Today in News You Can’t Use

Kevin Drum

Today, LA Times columnist David Lazarus answers a question I’ve been curious about for some time: where do the generic names for drugs come from? For example, the two chemo drugs I take are Pomalyst™ and Darzalex™, aka pomalidomide and daratumumab. But where do those generic names come from?

The answer, it turns out, is two women who work for USAN, the United States Adopted Names program. Stephanie Shubat explains how they come up with generic names for pharmaceuticals:

Shubat said this is done primarily by assigning uniform “stems” to drug names — that is, drugs with similar structures or purposes will have similar-sounding names, or parts of their names. The anti-anxiety drug lorazepam, for instance, would share “azepam” with similar medications; cortisone derivatives would have “cort” somewhere in their generic name.

The artistry comes in the assignation of a prefix, Shubat said. Unlike with celecoxib, the prefix shouldn’t hark back to the name-brand drug. Nor should it be potentially offensive in any language….She also said USAN will put the kibosh on generic names that include the letters W, K, H, J and Y, because they could create confusion abroad for non-English speakers with different pronunciations….“Sometimes I look at license plates for new prefix ideas,” Shubat confided. “Sometimes I borrow from the names of cats or dogs.”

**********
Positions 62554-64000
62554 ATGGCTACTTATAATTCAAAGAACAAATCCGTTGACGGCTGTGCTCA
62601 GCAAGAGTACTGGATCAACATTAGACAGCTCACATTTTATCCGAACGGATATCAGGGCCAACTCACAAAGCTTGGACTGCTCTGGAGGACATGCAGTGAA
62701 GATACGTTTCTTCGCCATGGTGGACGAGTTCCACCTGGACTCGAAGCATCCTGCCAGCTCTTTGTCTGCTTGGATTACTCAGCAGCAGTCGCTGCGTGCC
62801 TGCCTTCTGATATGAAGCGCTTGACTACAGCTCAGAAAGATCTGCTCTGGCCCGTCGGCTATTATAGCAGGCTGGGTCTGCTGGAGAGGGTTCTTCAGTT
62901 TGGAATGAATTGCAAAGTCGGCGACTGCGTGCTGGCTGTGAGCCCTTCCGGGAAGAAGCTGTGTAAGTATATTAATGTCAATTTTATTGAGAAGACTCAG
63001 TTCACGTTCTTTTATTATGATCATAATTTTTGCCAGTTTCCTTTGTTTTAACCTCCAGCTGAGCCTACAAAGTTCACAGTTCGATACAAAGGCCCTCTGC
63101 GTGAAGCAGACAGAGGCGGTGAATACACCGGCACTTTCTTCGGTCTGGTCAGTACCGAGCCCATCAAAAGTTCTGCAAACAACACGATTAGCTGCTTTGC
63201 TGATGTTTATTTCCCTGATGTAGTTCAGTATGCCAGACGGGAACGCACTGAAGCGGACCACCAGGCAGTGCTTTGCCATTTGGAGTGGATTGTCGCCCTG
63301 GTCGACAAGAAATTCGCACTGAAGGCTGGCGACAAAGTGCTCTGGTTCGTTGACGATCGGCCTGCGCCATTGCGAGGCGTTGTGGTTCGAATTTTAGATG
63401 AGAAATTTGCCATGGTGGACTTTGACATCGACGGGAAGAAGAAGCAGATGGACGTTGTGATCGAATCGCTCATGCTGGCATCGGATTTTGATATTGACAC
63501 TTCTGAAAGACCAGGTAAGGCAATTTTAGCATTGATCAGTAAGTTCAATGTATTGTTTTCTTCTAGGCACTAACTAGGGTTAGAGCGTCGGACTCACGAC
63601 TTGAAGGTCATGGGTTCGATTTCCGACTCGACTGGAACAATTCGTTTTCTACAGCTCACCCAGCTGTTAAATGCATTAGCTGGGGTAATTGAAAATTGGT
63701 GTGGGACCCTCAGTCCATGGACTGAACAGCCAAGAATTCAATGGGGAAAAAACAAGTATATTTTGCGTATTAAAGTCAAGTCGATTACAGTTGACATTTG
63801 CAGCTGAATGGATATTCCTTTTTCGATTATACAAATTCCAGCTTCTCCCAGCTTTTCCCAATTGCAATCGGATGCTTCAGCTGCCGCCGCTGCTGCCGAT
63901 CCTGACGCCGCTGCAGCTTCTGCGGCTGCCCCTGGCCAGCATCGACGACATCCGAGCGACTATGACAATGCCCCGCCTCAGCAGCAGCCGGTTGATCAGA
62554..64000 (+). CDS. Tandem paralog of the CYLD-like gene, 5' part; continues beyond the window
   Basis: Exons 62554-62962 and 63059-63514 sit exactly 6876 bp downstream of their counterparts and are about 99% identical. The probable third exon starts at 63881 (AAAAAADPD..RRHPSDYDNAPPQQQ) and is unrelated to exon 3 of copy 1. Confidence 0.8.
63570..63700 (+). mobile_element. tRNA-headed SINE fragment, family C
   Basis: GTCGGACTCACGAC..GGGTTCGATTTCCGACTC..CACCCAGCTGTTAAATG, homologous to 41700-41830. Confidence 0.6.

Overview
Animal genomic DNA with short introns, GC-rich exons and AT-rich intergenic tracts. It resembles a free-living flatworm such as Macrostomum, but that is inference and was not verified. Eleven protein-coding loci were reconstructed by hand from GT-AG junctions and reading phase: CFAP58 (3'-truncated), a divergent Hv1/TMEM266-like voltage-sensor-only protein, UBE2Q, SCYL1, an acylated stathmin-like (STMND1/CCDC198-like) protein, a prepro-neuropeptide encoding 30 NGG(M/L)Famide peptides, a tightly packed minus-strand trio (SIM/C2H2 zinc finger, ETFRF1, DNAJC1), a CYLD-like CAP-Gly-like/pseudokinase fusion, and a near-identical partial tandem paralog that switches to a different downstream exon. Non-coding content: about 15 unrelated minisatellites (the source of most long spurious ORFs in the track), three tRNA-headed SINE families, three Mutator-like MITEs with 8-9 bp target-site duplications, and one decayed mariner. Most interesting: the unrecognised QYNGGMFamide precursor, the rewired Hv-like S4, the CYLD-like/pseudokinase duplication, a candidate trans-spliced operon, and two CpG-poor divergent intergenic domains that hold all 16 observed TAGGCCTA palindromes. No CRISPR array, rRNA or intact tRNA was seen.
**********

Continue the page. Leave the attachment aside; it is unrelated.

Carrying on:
I figured out the “stem” part of this long ago, since similar drugs usually have identical stems. But I could never make any sense out of the stuff before that. I always figured it must have something to do with the specific chemical compound, but boy was I wrong. It comes from license plates and cat names. Yeesh.

However, I’m curious about Shubat’s claim that they no longer allow generic names that are too similar to the trademarked name. Take a look at the two chemo drugs I use. Both of them borrow the first three letters of the trademark name as the first three letters of the generic name. Apparently the pharmaceutical folks are trickier about getting their way than Shubat thinks.

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FACT:

Mother Jones was founded as a nonprofit in 1976 because we knew corporations and the wealthy wouldn't fund the type of hard-hitting journalism we set out to do.

Today, reader support makes up about two-thirds of our budget, allows us to dig deep on stories that matter, and lets us keep our reporting free for everyone. If you value what you get from Mother Jones, please join us with a tax-deductible donation today so we can keep on doing the type of journalism 2019 demands.

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